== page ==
Big companies, small start-ups, utility providers, government agencies, no one is safe from hackers and many networks are less secure than organizations think.

Mr. Henry, who is leaving government to take a cybersecurity job with an undisclosed firm in Washington, said companies need to make major changes in the way they use computer networks to avoid further damage to national security and the economy. Too many companies, from major multinationals to small start-ups, fail to recognize the financial and legal risks they are taking—or the costs they may have already suffered unknowingly—by operating vulnerable networks, he said. …

Mr. Henry said FBI agents are increasingly coming across data stolen from companies whose executives had no idea their systems had been accessed.

“We have found their data in the middle of other investigations,” he said. “They are shocked and, in many cases, they’ve been breached for many months, in some cases years, which means that an adversary had full visibility into everything occurring on that network, potentially.”

Mr. Henry said that while many company executives recognize the severity of the problem, many others do not, and that has frustrated him. But even when companies build up their defenses, their systems are still penetrated, he said. “We’ve been playing defense for a long time. …You can only build a fence so high, and what we’ve found is that the offense outpaces the defense, and the offense is better than the defense,” he said.

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Advice from 2011’s Testers of the Year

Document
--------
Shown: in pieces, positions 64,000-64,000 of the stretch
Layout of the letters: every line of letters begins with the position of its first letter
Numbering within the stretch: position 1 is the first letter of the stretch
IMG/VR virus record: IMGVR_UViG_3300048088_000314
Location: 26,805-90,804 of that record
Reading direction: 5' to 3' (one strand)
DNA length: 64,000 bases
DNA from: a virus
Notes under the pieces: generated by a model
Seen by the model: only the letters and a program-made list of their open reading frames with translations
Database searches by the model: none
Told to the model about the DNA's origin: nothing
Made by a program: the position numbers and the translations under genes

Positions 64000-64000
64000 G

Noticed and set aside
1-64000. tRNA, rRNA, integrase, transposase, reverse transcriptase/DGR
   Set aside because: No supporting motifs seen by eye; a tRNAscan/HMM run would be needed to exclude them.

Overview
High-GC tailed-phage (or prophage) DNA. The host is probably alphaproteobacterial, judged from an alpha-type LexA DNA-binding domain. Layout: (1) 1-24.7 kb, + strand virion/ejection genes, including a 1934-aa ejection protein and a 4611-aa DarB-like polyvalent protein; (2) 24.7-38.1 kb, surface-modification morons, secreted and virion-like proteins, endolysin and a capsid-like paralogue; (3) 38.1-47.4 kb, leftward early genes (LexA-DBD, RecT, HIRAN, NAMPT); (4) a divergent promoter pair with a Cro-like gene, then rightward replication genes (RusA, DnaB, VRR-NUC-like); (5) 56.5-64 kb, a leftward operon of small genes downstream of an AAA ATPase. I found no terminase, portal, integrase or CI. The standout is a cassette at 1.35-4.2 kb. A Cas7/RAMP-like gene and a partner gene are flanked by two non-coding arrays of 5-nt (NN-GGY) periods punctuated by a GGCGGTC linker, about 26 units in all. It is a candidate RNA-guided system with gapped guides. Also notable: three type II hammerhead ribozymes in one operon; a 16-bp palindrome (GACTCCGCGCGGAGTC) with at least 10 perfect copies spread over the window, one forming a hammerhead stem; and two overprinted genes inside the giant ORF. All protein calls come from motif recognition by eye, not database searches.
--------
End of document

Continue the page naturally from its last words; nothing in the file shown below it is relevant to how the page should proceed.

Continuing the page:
2011 uTesters of the YearEarlier this year we announced the 2011 uTester of Year awards. After all the winners were notified, prizes and certificates created, and a big trip to the post office made, we still didn’t feel like we were done yet! As community managers we want to make sure that we are always engaging with our testers and learning from each other. For this reason we reached out to our 2011 uTesters of the Year once more to ask them a couple questions about winning this award and to share some of their advice with us, and they had quite a lot to say!

What does winning uTester of the Year 2011 mean to you?

“It means that my effort and the energy I have put into my work has been recognized and appreciated, and this pushes me to go further.” Anand Ashish, Australia

“I was truly shocked to get the award. To even be mentioned in the same group as the others was a truly humbling experience and gave me the encouragement I needed to push forward. When I first started I never thought I would be able to do the work that I am doing from home, and it continues to grow!” Peggy Fobbe, USA